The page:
The government presented Dr. Hirotaka Nakasone as a witness on the use and relability of the spectrographic methods of mice identification. Nakasone has been *896 working in the field of speech recognition since 1977. He obtained a master's degree in audio speech sciences from Michigan State University in 1978 and a doctorate in speech sciences from Michigan State in 1984. (Docket Entry No. 166, p. 7, 1.10-1.20). While at Michigan State, Nakasone worked with Professor Oscar Tosi. Id. Nakasone conducted voice spectrographic research for the Los Angeles County Sheriffs Department and on several occasions testified in courts and administrative tribunals as to the results of the spectrographic method of voice identification. Since 1992, Nakasone has worked for the Federal Bureau of Investigation, conducting research in audio forensic identification. His current research is in developing computerassisted voice identification systems. (Docket Entry No. 167, p. 98, 1.7-p.100, 1.12).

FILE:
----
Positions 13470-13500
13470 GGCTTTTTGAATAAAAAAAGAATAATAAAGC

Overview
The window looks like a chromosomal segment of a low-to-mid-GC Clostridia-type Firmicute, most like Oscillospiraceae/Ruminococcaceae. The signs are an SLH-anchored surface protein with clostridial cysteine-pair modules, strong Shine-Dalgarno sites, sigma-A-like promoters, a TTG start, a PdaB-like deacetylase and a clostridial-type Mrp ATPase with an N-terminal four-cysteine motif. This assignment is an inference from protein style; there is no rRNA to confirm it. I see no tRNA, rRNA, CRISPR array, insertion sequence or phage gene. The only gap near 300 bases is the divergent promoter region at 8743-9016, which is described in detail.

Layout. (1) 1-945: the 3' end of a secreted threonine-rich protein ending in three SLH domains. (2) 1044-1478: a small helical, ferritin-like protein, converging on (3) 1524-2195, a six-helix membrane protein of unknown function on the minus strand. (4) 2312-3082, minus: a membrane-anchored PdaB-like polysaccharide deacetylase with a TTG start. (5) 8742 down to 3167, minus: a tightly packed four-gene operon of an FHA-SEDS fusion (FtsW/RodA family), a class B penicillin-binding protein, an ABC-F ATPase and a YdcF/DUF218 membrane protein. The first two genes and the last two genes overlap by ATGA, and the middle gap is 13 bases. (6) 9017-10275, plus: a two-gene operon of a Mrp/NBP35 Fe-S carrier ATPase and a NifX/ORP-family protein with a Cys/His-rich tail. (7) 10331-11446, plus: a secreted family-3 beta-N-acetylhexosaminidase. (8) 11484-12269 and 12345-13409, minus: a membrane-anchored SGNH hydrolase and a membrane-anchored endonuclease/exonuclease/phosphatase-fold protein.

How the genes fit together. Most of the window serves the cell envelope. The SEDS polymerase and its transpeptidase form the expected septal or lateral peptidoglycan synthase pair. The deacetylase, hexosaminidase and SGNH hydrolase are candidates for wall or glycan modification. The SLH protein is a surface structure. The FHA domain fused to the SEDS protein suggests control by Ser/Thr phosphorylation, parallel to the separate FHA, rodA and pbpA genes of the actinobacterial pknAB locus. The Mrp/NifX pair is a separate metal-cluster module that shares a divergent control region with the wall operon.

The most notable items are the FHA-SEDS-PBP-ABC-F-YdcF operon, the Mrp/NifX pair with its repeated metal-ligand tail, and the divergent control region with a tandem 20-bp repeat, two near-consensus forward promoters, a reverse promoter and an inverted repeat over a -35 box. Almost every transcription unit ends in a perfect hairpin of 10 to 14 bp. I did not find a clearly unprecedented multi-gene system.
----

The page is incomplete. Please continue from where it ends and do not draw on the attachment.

The parties have also submitted a number of publications on voice identification techniques, including the aural spectrographic technique. The testimony and submissions are examined against the case law and Rule 702.

 
B. The Case Law on Voice Identification Techniques